BRASILIA, Nov 8 (Reuters) - The Brazilian government will propose a watered down version of its unpopular pension reform this week because the original bill does not have enough votes to pass Congress, its deputy lower house whip said on Wednesday.
Congressman Darcísio Perondi told reporters a deal could be agreed on Thursday and the governing coalition will table a "more palatable" proposal by Friday.
The amendment will keep the establishment of a minimum retirement age of 65 for men and 62 for women, but other details such as required years of contributions must still be worked out, Perondi said. The average retirement age is now 55.
The changes could be announced later on Wednesday by Congressman Arthur Maia, who is responsible for studying the pension reform bill in the lower house. Maia has called a news conference for 5 p.m. local (1900 GMT).
Brazil's benchmark stock index Bovespa rose as officials pledged a new push on reform plans. On Tuesday, the Bovespa fell to a two-month low, a day after President Michel Temer let out that his plan to overhaul pensions and plug a budget deficit may not pass this year.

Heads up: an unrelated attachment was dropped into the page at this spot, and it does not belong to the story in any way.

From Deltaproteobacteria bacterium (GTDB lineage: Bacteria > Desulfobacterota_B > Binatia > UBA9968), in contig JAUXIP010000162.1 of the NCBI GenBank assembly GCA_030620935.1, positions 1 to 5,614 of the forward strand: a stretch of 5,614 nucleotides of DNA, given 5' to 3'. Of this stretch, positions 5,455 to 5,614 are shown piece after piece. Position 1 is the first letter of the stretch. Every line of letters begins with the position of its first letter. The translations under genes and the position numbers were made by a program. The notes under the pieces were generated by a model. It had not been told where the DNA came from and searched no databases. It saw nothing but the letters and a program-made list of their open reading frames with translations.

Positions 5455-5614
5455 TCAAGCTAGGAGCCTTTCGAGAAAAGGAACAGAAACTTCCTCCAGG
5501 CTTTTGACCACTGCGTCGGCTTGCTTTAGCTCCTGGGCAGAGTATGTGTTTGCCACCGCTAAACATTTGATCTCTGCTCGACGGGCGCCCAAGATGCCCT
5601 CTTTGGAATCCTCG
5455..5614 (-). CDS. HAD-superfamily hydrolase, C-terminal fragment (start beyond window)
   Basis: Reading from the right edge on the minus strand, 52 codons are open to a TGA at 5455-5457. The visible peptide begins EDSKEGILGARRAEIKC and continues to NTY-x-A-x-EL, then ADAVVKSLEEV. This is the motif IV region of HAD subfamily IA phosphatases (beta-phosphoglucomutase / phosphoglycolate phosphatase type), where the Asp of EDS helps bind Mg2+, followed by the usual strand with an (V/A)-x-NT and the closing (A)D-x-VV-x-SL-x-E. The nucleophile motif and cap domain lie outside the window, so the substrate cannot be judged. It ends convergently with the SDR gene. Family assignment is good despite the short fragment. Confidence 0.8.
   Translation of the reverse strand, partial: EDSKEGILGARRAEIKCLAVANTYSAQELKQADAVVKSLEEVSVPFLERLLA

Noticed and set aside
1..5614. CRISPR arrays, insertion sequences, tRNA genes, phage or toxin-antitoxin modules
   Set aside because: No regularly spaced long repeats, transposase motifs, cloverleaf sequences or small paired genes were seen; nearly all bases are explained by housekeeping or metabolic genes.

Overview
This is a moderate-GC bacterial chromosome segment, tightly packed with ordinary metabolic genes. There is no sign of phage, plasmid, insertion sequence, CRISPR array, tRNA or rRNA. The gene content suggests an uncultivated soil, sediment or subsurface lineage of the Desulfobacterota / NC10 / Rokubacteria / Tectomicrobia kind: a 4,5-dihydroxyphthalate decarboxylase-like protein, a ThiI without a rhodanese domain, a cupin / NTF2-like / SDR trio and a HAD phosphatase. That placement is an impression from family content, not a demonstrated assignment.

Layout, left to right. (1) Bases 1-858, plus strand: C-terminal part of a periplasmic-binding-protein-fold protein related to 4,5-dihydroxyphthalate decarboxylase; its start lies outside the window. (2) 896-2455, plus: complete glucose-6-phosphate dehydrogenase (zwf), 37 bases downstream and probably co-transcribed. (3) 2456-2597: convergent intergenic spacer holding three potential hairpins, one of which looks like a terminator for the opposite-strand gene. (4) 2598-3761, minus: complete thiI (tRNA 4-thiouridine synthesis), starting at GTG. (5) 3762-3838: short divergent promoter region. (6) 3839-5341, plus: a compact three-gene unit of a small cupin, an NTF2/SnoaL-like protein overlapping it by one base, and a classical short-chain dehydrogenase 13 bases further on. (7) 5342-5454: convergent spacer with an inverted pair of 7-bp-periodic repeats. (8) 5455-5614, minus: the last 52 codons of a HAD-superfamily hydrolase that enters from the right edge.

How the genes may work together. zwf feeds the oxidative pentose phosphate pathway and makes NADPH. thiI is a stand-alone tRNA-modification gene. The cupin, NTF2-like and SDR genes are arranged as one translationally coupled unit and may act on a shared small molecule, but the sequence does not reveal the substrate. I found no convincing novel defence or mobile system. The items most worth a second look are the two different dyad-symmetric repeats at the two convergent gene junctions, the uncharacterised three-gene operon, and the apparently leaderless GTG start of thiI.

Perondi said the government has no more than 250 votes in favor of pension reform, short of the 308 needed in the lower house to amend the constitution.
"We are looking for an alternative and will build support for its approval over the next two to three weeks," Perondi said.
With general elections less than a year away, lawmakers are reluctant to back legislation that will require Brazilians to work longer before they can retire on full pensions.
The government's economic team has been reluctant to dilute the reform bill, warning that the cost of generous pensions is unsustainable and the major cause of a budget deficit that cost Brazil is hard-won investment grade credit rating.
Finance Minister Henrique Meirelles said on Tuesday that the pensions bill could reach 80 percent of the federal budget if nothing is done.
His economic policy secretary Mansueto Almeida warned that interest rates, which have fallen to 7 percent with slowing inflation, could return to double digits by 2020 if pension reform fails to reduce the government's borrowing needs.
The Bovespa stock index was up 0.71 percent at midday after closing down 2.32 percent on Tuesday, when it fell 73,000 points for the first time in two months. (Reporting by Lisandra Paraguassú and Marcela Ayres; Writing by Anthony Boadle; Editing by David Gregorio)